Tuesday, May 29, 2018

4 Pillars of Object Oriented Programming Cheat Sheet

Another cheat sheet for interviewing.
I think of the 4 pillars consisting of 2 coins. Abstraction / Encapsulation and Inheritance / Polymorphism. So here they are:
  • Abstraction – Look at the thing we are modeling: What is it? What are its characteristics? What does it do? Make the object as simple as possible and don't include unnecessary functionality. Data Hiding for simplification.
  • Encapsulation – Create a black box around the how. You interact with an object through public properties (setters and getters) and methods. Data Hiding for security.
Both Abstraction and Encapsulation are about all about hiding stuff from us. Protecting us from unnecessary complexity. Abstraction takes place when we fill out our CRC cards when we are designing our classes and Encapsulation takes place when we actually write the code.

  • Inheritance – Reuse code! A child class inherits from a parent, from a grandparent, from great grandparent, and so on .. I think of examples of class hierarchies, like Animal, Dog, Pitbull, etc.
  • Polymorphism – From "many forms": A child can be substituted for the parent. If you cast a Pitbull as a Dog, you can call the Dog.Bark() method and the Pitbull.Bark() will be run (if it has been overridden). Also, you can have a collection of Dogs, and issue the Bark() command on each of them without caring which kind of Dog is barking (Pitbull or Corgi).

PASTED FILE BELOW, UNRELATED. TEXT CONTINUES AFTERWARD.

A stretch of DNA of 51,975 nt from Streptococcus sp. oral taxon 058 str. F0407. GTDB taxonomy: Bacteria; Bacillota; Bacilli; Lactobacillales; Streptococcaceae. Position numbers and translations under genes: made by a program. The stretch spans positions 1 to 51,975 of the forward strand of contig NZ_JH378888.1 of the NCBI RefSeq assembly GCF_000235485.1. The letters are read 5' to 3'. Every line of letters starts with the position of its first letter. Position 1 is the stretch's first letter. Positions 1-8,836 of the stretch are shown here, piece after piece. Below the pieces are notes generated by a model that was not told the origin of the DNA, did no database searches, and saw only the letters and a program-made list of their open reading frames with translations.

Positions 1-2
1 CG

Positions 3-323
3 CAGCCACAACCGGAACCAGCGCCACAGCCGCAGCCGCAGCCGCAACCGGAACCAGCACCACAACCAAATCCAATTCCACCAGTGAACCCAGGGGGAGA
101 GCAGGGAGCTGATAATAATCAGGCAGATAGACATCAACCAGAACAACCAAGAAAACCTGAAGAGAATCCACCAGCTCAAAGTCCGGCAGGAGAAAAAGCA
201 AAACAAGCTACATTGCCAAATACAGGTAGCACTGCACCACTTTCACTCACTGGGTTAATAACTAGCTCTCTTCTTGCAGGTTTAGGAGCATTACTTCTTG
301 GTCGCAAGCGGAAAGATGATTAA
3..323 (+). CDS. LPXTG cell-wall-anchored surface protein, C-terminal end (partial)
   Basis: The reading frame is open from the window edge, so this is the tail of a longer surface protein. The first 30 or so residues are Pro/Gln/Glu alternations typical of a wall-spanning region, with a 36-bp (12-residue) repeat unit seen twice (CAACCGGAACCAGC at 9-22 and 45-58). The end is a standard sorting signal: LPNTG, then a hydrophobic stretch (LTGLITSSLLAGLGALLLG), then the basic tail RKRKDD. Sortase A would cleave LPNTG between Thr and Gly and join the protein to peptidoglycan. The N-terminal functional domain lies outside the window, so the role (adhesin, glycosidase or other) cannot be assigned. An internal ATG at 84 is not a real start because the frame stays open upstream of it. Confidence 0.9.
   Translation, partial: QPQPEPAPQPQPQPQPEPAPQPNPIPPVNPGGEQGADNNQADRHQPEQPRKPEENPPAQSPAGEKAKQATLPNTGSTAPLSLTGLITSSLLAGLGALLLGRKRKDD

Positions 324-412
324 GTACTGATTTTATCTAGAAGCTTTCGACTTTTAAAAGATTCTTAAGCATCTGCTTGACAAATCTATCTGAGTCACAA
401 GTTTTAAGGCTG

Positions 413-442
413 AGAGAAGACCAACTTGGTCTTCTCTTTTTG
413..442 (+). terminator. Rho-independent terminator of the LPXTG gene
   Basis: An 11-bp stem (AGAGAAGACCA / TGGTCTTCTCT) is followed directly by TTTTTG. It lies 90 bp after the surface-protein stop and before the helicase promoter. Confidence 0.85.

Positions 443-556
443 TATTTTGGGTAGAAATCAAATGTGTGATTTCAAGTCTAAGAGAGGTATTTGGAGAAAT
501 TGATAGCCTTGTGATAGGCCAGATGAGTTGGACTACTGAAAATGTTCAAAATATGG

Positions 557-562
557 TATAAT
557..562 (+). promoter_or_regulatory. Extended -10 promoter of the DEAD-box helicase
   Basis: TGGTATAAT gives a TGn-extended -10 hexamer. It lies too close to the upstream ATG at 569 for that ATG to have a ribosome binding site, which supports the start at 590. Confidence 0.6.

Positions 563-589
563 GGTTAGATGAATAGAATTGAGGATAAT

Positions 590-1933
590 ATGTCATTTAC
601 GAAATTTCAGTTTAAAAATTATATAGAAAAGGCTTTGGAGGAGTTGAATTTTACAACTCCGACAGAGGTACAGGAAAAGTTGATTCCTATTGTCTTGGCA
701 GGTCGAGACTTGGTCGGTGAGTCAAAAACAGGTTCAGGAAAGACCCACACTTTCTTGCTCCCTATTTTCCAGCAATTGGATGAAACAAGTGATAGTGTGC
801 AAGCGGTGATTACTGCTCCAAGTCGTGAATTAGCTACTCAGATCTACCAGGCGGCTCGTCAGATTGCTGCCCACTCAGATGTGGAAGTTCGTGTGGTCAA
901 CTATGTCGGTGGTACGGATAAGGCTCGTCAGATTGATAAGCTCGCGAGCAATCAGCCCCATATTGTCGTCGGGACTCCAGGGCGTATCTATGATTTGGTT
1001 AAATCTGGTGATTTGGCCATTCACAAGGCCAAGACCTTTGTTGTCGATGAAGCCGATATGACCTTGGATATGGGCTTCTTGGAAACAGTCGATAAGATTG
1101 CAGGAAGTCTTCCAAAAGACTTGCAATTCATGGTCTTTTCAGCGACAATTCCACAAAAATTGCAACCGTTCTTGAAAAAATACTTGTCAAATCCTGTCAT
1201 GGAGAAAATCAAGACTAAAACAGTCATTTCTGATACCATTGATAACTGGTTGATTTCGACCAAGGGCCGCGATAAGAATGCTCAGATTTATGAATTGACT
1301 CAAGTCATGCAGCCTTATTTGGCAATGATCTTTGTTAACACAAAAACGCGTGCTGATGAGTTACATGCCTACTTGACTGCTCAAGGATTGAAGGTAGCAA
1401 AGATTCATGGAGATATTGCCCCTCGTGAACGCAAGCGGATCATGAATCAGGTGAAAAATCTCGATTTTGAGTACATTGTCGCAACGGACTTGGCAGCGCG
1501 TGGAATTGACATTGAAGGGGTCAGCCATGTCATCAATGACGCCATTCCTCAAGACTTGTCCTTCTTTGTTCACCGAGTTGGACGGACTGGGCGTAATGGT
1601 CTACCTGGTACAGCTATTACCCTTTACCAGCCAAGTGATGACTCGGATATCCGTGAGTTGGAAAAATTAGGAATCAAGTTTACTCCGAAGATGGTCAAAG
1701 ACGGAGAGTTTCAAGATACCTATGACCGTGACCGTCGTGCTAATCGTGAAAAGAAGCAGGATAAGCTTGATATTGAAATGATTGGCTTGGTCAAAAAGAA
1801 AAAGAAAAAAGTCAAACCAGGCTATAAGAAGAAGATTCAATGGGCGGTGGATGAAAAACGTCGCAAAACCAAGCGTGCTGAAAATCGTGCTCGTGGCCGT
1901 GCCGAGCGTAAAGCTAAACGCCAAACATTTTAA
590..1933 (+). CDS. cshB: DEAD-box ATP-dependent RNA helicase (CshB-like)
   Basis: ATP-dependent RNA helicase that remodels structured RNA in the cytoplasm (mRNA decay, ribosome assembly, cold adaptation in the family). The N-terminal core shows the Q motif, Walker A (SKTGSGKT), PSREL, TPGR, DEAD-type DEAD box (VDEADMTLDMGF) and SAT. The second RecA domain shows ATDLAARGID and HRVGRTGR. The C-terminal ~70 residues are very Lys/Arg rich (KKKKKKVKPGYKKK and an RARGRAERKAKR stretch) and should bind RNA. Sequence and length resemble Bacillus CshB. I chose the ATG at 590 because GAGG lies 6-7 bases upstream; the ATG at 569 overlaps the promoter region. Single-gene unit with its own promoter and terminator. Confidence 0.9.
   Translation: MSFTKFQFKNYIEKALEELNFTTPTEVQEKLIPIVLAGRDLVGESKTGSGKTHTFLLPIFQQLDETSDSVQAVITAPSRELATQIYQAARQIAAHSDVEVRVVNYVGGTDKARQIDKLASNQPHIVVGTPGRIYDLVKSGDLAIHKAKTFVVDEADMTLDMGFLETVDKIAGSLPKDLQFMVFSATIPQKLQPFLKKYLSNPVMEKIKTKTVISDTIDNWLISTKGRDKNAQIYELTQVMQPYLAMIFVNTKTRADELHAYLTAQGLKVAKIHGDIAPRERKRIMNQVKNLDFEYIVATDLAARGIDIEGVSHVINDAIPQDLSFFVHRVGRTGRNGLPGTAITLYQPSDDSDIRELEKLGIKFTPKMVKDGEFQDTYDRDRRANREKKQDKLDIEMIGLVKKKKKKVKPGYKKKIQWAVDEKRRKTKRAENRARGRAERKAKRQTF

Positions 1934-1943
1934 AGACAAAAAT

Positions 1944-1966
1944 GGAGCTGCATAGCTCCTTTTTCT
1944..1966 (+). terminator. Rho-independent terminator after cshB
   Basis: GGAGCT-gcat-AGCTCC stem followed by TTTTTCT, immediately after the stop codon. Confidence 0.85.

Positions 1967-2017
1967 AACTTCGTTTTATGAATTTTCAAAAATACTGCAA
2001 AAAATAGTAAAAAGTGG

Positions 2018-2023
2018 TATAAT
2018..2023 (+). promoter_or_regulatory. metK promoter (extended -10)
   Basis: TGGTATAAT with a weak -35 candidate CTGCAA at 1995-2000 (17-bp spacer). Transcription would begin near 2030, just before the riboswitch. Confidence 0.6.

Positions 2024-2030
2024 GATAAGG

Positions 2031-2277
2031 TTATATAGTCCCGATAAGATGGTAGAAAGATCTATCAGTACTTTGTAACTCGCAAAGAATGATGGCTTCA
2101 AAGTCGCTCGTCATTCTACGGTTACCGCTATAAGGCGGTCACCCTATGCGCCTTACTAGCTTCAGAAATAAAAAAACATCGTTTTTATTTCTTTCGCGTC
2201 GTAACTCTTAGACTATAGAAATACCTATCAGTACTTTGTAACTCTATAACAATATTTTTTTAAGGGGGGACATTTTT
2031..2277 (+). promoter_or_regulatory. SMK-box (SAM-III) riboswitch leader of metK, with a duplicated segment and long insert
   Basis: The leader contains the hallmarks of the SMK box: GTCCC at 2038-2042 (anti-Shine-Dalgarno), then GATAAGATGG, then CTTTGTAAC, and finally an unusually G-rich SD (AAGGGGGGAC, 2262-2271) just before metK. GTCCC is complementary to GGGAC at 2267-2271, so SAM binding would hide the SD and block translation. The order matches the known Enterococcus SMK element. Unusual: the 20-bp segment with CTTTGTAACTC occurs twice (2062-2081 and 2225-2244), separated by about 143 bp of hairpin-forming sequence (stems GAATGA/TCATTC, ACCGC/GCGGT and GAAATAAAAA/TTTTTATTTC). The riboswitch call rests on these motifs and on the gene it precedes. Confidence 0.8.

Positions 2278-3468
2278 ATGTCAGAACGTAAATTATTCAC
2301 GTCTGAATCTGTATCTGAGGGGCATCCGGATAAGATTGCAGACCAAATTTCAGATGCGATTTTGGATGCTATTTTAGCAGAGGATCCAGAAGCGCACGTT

I think of Inheritance and Polymorphism as cause and effect. Because a Pitbull is derived from Dog (Inheritance), the Pitbull can bark like a Dog (Polymorphism).

Friday, May 25, 2018

S.O.L.I.D. Principals Cheat Sheet

I am between gigs, so I have been given opportunities to discus the SOLID Principals along with others of the classics of Object Orientation and basic Computer Science.

The SOLID Principals are somehow connected to Robert C. “Uncle Bob” Martin and his 2000 paper Design Principles and Design Patterns. The word “Solid” appears nowhere in the document. Well anyway, the SOLID Principals are:

  • Single Responsibility Principle – A class should do one thing and do it well. No more epic methods or “manager” classed that do everything.
  • Open/Closed Principle – Open for extension but closed for modification. When you publish an API, others are depending on you. Don’t change the way that a method works. Someone may even be depending on a bug in your code!
  • Liskov Substitution Principle – You should be able to substitute a child for a parent and everything work. Named after Barbra Liskov of MIT; learning this kind of detail makes it easier for me to remember.
  • Interface Segregation Principle – More smaller interfaces! Each interface should do 1 thing. Avoid creating a monster interface that does everything. (this is an extension of the Single Responsibility Principal, right?)
  • Dependency Inversion – Don’t create an object directly. Use an abstraction to create it. Whether it is the Abstract Factory pattern, an IOC container, simply pass in the object in, or whatever.